The report spoke of CAA and NRC, Kashmir, the north-east Delhi violence and the police, mentioning derogatory language used by senior BJP leaders including Home Minister Amit Shah and UP Chief Minister Yogi Adityanath.

MEA spokesperson Anurag Srivastava rejected the report with, "Its biased and tendentious comments against India are not new. But on this occasion, its misrepresentation has reached new levels.”"We regard it as an organisation of particular concern and will treat it accordingly," he said in a statement. “

Currently nine countries China, Eritrea, Iran, Myanmar, North Korea, Pakistan, Saudi Arabia, Tajikistan and Turkmenistan are on the US list. The Commission now has recommended that India be added along with Nigeria, Russia, Syria and Vietnam for their religious intolerance record. This is a first ever for India.

An astute diplomat Jaishankar has worked hard over his career, to improve relations between India and the US and the Gulf. He also was also an influencer in Singh’s Look East policy but under the BJP government the focus returned to Look West, starting with the Gulf countries and sweeping across the oceans for a direct reach out to the US, and Trump.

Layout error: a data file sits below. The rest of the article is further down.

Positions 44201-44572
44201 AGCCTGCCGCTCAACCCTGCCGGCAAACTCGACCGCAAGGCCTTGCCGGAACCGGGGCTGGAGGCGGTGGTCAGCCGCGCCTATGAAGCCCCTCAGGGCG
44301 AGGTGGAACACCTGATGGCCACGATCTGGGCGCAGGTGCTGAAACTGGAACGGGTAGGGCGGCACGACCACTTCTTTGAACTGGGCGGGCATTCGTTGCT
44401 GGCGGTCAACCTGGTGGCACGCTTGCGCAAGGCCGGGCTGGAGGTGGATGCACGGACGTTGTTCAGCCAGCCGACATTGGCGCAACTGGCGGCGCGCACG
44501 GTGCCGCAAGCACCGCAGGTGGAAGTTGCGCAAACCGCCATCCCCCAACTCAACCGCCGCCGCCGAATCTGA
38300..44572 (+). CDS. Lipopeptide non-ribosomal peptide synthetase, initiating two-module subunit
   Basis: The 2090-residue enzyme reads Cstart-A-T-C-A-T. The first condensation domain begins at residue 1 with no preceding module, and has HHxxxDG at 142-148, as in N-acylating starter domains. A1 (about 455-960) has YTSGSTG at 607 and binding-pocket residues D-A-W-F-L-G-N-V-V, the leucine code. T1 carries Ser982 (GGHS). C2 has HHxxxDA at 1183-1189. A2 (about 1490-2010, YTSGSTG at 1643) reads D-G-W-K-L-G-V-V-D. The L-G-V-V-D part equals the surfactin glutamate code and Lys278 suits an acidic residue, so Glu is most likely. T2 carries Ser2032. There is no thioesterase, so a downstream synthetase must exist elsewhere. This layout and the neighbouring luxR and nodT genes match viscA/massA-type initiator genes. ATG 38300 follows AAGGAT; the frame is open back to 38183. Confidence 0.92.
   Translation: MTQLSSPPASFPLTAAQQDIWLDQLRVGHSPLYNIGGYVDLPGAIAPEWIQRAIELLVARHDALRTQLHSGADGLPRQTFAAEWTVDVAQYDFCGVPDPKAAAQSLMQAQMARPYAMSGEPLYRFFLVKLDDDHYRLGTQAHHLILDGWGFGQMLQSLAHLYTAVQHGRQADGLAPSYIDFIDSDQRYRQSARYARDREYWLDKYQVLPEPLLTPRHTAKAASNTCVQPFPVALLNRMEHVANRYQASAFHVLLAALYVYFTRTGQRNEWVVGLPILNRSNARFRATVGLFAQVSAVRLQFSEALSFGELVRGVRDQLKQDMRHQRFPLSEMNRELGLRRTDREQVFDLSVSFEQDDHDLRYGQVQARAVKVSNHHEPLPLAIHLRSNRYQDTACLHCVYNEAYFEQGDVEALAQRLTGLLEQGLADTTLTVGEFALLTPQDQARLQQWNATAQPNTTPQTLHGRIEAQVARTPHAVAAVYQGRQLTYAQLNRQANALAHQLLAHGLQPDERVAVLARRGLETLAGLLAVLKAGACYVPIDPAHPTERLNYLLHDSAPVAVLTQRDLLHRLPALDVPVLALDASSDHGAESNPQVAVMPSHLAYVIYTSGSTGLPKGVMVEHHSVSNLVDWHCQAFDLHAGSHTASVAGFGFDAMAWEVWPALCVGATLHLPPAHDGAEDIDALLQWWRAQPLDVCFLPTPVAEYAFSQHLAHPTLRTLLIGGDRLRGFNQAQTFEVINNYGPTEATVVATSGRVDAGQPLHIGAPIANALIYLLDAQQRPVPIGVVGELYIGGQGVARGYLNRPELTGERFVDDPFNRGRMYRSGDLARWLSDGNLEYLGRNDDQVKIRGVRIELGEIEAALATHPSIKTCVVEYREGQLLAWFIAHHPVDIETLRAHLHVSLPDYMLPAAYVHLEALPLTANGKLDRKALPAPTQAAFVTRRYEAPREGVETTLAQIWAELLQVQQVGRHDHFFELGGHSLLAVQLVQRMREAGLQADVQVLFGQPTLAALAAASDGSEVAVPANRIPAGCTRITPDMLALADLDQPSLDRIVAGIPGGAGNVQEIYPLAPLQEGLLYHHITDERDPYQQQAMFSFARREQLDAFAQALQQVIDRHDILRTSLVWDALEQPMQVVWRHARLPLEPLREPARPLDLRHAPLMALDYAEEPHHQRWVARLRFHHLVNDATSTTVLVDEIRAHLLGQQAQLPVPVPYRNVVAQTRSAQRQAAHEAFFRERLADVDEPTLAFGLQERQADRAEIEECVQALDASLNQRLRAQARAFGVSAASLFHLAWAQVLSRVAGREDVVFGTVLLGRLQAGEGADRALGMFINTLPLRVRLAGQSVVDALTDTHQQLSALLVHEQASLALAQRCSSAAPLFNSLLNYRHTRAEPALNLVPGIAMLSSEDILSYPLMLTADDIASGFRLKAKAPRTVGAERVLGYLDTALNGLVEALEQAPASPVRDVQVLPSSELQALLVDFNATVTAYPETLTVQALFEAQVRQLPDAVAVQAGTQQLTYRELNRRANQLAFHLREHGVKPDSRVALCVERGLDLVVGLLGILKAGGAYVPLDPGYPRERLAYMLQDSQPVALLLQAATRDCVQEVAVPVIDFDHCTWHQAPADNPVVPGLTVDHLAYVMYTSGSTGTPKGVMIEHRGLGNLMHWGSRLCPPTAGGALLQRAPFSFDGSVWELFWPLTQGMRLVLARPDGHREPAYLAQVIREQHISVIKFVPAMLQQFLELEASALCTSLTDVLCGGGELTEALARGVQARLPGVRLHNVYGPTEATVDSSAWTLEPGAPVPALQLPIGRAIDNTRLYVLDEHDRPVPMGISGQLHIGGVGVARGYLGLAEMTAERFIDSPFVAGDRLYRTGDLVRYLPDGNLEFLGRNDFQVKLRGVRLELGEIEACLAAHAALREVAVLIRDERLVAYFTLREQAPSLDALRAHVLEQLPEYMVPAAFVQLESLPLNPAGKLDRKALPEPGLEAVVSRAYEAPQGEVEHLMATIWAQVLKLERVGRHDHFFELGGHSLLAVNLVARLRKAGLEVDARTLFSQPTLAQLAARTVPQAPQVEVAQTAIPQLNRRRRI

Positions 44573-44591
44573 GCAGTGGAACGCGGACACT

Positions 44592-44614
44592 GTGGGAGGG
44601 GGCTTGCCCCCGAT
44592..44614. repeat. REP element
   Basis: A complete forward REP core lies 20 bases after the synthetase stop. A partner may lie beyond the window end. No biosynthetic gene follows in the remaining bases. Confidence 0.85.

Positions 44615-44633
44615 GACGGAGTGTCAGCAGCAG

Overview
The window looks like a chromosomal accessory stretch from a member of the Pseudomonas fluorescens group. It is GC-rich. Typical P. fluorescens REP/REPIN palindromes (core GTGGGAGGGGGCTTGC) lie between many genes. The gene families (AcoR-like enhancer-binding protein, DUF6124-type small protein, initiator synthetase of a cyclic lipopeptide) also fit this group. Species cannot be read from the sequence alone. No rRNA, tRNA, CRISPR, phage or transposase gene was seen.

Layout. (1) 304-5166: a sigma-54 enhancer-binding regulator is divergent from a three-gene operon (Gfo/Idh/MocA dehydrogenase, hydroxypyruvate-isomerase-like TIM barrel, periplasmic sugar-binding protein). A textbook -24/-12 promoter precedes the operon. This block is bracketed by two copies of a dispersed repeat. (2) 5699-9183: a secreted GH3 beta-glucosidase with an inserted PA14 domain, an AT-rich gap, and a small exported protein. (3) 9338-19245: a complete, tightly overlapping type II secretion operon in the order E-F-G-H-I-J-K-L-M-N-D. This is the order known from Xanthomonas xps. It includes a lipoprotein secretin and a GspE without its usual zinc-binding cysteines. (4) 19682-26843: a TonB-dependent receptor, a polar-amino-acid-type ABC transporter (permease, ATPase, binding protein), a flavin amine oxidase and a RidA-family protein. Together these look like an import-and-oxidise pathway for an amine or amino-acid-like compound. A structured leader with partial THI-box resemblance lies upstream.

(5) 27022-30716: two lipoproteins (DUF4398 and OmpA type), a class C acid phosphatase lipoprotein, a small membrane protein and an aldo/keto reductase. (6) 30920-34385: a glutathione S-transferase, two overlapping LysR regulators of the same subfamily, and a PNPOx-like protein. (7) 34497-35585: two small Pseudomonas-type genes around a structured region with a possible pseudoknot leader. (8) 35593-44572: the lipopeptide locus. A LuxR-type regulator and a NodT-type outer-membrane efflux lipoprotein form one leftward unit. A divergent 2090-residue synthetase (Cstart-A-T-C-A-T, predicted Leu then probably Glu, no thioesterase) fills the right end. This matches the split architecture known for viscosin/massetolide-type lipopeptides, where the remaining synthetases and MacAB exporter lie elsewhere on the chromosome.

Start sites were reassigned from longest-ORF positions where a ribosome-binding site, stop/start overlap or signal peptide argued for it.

PM Modi in his first five years had spent considerable time travelling the globe, and then moving into a more specific although perhaps not very nuanced foreign policy with the spotlights fixed on the US, and closer home the Gulf. There was a continuum in foreign policy between Manmohan Singh and Modi insofar as the US and the Gulf was concerned. PM Modi, always more dramatic than the taciturn Singh, made impressive visits to these countries, felicitated with awards and ceremonies.

The shift there starting with a Twitter storm initiated by Gulf Royals and intellectuals ---all intermixed really---against the assault on Indian muslims thus came as a shock to New Delhi. And despite denials and clarifications from here, has continued unabated. Strong tweets accompanied with reminders of India’s democratic ethos made it clear that the Gulf had turned with India’s foreign establishments “Et tu Brutus” carrying ironical legitimacy.